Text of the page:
Disruption of the integrity of the skin, mucous membranes or organs results in the formation of a wound. They can arise in the course of specific diseases or be the result of physical trauma [1]. Injury results in the initiation of a cascade of processes that lead to its healing. Usually, this wound healing process is divided into four phases: hemostasis, inflammation, proliferation and tissue remodeling [2]. Its course may, however, be disturbed by numerous factors leading to an extended healing period. If it exceeds over 12 weeks, it may be referred to as “chronic wounds” [1]. According to another definition, a wound may be considered “chronic” one when it fails to progress in a timely and orderly fashion through the aforementioned healing phases [3].

Chronic wounds is a significant medical and social problem. In developed countries, it is estimated that 1–2% of the population have experienced or will experience chronic wounds in their lifetime [4]. In the United States only, costs directly related to treatment of chronic wounds were estimated at approx. $25 billion in 2007 [5] and at $33 billion in 2014 [6]. It is assumed that this number will continue to rise – due to the increasing life expectancy (as the risk of chronic wounds development increases with age) and the greater incidence of diabetes, obesity, bad nutrition, deep vein thrombosis, chronic diseases and others, which significantly impedes wound healing [6,7,8]. Moreover, above calculations consider direct costs of treatment only, without taking into account the costs related to loss of productivity or restriction/exclusion from professional activity.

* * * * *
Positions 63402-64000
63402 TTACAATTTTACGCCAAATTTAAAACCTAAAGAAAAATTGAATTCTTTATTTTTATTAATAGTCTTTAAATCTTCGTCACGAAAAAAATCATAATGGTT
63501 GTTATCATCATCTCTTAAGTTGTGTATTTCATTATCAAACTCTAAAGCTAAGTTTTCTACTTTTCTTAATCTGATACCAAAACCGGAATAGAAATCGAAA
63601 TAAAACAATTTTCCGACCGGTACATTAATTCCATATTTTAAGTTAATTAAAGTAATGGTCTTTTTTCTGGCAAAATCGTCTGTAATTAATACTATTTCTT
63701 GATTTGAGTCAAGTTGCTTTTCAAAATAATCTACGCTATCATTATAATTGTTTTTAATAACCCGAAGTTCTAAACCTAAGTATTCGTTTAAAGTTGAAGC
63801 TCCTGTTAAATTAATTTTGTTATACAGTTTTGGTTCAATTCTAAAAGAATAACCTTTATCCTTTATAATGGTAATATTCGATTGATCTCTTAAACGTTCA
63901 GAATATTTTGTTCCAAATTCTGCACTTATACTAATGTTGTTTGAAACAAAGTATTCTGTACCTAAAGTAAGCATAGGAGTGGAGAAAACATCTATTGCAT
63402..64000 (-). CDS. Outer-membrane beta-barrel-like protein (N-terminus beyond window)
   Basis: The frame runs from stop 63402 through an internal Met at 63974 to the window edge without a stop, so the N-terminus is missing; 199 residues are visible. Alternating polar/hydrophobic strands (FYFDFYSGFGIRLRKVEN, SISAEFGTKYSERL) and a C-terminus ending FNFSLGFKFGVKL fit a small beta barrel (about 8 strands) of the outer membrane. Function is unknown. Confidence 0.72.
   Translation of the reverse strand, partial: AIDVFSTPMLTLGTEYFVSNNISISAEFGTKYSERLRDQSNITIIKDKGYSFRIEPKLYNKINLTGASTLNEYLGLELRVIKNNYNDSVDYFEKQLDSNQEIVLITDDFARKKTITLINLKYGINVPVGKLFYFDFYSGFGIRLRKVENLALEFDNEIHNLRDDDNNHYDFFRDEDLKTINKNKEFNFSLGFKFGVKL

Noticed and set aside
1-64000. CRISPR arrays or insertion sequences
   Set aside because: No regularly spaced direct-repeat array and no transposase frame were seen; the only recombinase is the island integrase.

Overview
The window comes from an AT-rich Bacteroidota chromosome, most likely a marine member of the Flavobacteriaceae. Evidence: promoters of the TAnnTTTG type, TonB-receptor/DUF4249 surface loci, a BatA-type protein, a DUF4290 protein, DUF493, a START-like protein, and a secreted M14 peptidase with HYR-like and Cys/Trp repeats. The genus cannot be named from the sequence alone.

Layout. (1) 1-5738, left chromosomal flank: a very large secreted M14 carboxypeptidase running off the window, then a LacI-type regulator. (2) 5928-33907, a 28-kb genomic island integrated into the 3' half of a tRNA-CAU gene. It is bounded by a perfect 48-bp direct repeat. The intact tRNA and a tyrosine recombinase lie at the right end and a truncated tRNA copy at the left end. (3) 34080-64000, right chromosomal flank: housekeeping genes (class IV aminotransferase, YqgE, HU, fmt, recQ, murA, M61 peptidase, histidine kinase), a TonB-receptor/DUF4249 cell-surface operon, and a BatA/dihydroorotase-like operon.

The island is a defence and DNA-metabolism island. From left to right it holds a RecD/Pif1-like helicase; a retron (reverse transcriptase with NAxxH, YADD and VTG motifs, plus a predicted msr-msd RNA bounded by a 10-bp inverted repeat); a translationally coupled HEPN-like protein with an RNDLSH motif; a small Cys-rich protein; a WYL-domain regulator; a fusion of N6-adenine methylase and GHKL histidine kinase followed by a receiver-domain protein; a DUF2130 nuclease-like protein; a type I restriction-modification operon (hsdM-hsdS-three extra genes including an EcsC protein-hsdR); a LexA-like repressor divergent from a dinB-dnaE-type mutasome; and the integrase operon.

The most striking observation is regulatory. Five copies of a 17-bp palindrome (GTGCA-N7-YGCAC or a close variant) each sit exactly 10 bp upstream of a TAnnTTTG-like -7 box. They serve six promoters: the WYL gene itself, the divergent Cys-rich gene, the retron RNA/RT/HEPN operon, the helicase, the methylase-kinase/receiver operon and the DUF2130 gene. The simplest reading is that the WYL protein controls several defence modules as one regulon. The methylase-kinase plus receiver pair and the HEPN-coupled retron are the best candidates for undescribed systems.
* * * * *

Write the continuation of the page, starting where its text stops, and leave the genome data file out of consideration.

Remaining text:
The Wound Healing Society (WHS) distinguishes 4 basic types of chronic wounds: Pressure ulcers, Diabetic ulcers, Venous ulcers and Arterial insufficiency ulcers [9]. Chronic wounds have numerous features that distinguish them from acute wounds – both clinically and biochemically. While in the case of acute wounds, the treatment phases mentioned above occur in an organized and correct manner, in chronic wounds it is prolonged in the inflammation phase and the course of the proliferation or remodeling phase is disrupted or inhibited [10].